Lower Your High Cholesterol Through the Diet
Are you suffering from a high cholesterol? It is actually a very common condition. Little over 30% of all American citizens are suffering from a high cholesterol level.
Are you going to your routine tests and having yourself checked up at your doctor? We are sure that you’re doing that, but just in case, let’s break it down for you what cholesterol really is.
High Cholesterol Through
First, there is the total cholesterol, and anything above 201 milligrams per deciliter is considered above the normal, and above 240 is considered to be extremely bad. Then, there is the HDL is the good cholesterol, and it is generally known that a higher rate is a better rate with this one.
You’d like a number that is higher than 60 because this type of cholesterol cleans out the bad cholesterol and protects your heart and arteries. Then, we have the LDL, which is the bad cholesterol, and anything above 100 is considered not normal, and 190 is considered an alarming number.
Finally, we have the triglycerides, which is the fat floating in your bloodstream. Anything above the number 150 indicates a risk of a heart disease.
Okey, so now, how can you improve those numbers for yourself? If the odds show that one of three people are suffering from a high cholesterol level, half of those people don’t really have an idea that they are suffering from it, how can we start making a change? Keep on reading and find out.
There are some common causes which can cause the cholesterol levels to go up a bit. And, why is it that so many people have it? Remember that the high levels of cholesterol are a determining factor of a cardiovascular disease, and some factors here are more obvious than the others.
- Dieting plan – the cardiovascular disease risk has been associated with high lipid profiles, which are partly a result from consuming too much food, and are often secondary to weight gain.
- Body weight – the excess fat in the body, especially in the part around the waist is the indicate of a higher levels of triglycerides and thus it increases the risk of cardiovascular diseases. This so called visceral fat, or the fat around your organs puts extra stress on your heart.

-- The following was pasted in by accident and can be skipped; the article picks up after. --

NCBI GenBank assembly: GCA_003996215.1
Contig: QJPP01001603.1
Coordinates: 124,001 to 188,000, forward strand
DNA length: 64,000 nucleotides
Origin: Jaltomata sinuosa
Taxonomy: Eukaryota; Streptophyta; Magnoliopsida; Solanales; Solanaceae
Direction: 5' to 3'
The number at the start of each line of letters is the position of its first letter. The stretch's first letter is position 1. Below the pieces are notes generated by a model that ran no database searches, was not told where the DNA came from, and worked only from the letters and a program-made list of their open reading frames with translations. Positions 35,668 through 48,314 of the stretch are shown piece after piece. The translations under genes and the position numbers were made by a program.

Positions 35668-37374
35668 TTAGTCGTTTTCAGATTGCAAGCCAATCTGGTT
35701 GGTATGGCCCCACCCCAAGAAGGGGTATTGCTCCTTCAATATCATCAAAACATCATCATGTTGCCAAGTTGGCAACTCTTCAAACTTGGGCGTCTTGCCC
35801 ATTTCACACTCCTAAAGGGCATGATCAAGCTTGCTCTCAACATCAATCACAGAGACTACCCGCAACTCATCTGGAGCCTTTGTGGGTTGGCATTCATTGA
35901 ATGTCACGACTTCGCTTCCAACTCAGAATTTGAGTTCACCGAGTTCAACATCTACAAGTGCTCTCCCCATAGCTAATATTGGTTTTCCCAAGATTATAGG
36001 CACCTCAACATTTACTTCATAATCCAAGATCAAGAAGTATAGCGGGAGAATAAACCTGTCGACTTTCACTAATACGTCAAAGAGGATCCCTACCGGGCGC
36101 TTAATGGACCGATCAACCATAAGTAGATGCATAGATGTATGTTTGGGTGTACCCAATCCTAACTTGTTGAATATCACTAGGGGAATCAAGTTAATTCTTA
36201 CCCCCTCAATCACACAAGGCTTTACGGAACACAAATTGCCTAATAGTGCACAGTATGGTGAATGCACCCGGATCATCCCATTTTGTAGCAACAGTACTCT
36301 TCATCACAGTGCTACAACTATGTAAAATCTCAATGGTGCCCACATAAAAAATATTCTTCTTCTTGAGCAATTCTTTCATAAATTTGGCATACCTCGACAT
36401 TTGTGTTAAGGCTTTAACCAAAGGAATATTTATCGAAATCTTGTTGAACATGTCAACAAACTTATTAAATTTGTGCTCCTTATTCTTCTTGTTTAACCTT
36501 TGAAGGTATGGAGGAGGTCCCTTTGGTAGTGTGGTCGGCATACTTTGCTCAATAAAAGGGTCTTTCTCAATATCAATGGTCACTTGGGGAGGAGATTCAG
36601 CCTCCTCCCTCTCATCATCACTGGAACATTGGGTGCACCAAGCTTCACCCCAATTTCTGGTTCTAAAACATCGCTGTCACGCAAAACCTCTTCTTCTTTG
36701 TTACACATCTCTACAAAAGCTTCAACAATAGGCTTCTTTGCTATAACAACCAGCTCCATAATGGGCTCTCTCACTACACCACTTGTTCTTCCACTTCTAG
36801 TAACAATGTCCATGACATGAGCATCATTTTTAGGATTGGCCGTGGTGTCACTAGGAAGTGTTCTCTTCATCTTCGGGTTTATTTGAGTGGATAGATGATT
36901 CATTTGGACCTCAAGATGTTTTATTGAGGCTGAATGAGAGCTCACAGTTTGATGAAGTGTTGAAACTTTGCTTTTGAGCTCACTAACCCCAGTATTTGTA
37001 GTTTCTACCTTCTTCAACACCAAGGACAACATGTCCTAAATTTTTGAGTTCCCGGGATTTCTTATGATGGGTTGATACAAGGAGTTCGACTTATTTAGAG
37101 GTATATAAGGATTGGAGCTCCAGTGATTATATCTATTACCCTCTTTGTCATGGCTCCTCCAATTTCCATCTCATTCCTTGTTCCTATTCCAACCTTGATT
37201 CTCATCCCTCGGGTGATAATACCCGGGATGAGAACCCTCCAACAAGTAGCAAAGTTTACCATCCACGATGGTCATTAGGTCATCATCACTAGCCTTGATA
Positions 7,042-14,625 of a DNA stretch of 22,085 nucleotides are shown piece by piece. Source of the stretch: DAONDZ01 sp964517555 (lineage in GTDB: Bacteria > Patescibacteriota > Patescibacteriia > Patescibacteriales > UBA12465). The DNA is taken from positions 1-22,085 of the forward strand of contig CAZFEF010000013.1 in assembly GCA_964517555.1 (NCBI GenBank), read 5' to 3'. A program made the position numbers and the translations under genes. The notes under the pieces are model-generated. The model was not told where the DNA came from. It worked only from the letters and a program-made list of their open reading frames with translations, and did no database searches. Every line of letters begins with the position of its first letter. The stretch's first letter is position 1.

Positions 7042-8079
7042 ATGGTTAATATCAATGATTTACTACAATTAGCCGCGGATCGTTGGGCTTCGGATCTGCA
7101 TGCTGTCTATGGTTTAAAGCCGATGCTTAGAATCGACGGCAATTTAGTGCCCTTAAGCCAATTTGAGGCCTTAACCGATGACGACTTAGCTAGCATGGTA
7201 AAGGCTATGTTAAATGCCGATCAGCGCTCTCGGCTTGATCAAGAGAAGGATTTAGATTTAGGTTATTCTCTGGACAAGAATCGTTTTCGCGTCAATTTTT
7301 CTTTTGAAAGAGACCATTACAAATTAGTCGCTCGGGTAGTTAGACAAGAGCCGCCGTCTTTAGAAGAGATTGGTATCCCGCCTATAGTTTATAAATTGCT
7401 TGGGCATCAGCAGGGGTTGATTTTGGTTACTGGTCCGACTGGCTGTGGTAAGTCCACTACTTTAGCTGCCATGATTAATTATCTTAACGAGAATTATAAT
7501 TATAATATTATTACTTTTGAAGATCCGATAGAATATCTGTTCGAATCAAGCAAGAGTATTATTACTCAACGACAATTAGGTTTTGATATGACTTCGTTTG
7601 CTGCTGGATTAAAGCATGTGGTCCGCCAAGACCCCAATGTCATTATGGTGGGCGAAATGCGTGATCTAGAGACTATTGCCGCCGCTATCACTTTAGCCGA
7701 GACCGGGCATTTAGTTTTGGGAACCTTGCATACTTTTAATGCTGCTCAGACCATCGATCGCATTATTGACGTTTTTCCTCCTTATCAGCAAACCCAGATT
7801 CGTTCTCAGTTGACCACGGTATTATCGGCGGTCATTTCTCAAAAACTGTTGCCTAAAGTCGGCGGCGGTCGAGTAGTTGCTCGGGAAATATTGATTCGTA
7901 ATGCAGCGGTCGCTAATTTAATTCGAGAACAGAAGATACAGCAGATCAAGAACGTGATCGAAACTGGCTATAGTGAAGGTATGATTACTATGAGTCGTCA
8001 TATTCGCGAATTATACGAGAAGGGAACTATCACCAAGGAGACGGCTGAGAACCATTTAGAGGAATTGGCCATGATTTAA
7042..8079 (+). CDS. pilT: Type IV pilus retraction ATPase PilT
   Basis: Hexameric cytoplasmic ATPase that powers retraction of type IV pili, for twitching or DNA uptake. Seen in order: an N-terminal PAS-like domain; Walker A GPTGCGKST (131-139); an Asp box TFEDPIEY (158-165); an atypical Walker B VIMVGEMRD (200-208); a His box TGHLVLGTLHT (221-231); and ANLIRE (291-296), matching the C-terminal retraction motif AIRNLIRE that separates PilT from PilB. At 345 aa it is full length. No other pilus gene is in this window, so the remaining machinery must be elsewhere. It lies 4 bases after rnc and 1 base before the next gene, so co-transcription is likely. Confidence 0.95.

- Activity – the exercise training is connected to the higher amounts of HDL in the body.
- Age and gender – men who are over 45 years old and women who are over 55 years old have an increased risk for getting their cholesterol levels elevated.
- Genetics – another uncontrollable factor, if your family members are suffering from an elevated cholesterol level, then it is likely that you will be suffering from it too.
- Cigarettes – finally, the smoking can considerably lower your HDL levels, and the risk of developing a coronary illness is four times bigger with people who smoke than with those who don’t.
But, while there are many factors such as gender, age, genetics, and anything else that can be out of control, there is still a list of things we can do in order to improve our cholesterol levels, especially through making some changes in the dietary plan. Here are some options that you definitely need to take into consideration.
- Fiber – there are several benefits that the fiber can provide you with. We are all aware that the fiber is good for the human body. But when it comes to the question of getting rid of the bad cholesterol in the body, what does the fiber do for you? Well, there are two types of fiber, the soluble fiber mixes with water and helps slowing down the digestion. This fiber can be found it vegetables and fruits. And the other type, the insoluble fiber is found in the whole grains and the bran, and it adds some bulk to the stool thus helping with the passage. Research shows that consuming 5 to 10 grams of fiber in a day can lower your bad cholesterol levels by about 15%. That’s about one big apple, and you can eat that.
- Omega 3 – the omega 3 fatty acids have been mentioned as a healthy ingredient over and over again, so here they are, and the signs that you need more of fat in the dieting plan. While the benefits are literally numerous, including aiding cognitive function, brain development, helping arthritis, preventing Chron’s disease, and much more. The main thing that we will focus here is that the Omega 3 fatty acids are key to increasing your HDL cholesterol levels.
- Avocados – there have been discussions about how much avocado you need to consume each day, and what the benefits of it are, but by far the most important part of the avocados is that they are high in monosaturated fats that help lower the bad cholesterol in the body and maintain the health of the heart. The monosaturated fatty acids can provide many benefits to the cardiovascular system.
- Nuts and seeds – the nuts are filled with many substances that are excellent for the health and your heart – omega 3 fatty acids, fiber, unsaturated fats and Vitamin E.
You always have to stick to a route of healthy foods, but if that happens to fail you, the research and development drugs in the cholesterol department have probably advanced. But, before consuming them, you should probably consult with your doctor.